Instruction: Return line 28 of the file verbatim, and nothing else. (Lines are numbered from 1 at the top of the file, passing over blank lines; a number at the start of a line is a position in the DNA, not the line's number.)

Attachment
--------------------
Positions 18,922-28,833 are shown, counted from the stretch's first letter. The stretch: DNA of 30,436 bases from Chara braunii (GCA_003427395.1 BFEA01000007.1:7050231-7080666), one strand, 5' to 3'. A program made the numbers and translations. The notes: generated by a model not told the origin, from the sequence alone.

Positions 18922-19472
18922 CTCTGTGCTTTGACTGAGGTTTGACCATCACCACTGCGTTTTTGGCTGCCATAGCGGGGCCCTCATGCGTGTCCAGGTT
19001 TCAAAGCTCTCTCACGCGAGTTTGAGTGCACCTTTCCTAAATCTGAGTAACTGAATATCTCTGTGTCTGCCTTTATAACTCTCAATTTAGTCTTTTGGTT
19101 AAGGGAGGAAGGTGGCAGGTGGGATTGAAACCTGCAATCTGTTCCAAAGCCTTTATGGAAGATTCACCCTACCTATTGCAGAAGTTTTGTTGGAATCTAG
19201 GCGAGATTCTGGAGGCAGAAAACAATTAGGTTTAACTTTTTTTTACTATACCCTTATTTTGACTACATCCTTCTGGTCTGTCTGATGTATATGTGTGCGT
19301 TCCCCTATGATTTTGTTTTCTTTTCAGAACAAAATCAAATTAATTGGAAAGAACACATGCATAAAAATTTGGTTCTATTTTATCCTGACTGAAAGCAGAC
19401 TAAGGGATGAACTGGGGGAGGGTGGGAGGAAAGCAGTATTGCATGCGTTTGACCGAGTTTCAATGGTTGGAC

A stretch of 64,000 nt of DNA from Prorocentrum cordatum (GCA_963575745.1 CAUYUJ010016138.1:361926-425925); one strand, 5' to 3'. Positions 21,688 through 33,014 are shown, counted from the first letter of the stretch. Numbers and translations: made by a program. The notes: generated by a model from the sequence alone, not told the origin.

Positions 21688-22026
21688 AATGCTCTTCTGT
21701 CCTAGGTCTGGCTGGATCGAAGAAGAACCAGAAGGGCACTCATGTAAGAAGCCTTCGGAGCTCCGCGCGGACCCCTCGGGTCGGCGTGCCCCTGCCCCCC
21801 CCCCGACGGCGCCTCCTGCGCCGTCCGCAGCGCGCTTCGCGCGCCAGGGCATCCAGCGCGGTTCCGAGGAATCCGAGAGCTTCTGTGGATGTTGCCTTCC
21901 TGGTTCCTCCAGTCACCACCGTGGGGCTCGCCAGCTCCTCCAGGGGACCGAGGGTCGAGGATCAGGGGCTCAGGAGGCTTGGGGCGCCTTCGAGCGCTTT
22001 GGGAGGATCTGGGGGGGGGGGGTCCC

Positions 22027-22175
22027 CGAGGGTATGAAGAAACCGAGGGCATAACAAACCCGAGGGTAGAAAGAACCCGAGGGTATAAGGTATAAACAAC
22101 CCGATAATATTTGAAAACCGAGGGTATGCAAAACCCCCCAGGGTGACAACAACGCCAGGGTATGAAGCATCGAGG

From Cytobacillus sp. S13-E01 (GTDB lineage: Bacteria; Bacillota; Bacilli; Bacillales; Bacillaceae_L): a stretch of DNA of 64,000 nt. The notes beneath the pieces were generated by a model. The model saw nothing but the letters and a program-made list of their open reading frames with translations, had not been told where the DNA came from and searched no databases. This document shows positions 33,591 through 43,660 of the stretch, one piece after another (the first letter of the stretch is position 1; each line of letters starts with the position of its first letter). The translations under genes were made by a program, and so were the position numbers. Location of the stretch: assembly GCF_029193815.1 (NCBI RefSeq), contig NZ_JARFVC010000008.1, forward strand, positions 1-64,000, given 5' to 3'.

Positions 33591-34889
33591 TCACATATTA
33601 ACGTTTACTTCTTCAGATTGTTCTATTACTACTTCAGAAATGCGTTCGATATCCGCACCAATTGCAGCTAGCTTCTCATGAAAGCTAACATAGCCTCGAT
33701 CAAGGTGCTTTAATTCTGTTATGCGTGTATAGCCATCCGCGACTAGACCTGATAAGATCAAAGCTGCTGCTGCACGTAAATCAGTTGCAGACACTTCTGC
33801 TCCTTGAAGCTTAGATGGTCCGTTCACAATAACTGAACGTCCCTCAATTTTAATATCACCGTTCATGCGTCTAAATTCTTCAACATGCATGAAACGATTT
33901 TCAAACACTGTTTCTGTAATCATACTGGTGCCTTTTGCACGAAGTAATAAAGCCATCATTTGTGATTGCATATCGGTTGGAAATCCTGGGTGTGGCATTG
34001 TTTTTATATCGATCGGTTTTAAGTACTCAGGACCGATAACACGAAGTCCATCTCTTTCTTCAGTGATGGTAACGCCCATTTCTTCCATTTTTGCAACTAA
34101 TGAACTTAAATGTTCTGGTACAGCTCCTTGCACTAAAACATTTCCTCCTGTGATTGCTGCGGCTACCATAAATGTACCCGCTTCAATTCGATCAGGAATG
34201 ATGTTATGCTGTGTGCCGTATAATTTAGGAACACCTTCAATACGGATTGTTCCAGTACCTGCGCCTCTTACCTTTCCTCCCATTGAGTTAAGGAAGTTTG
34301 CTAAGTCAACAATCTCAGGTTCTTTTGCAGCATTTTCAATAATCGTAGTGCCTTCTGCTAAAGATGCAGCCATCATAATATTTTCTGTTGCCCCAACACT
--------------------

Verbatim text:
34201 ATGTTATGCTGTGTGCCGTATAATTTAGGAACACCTTCAATACGGATTGTTCCAGTACCTGCGCCTCTTACCTTTCCTCCCATTGAGTTAAGGAAGTTTG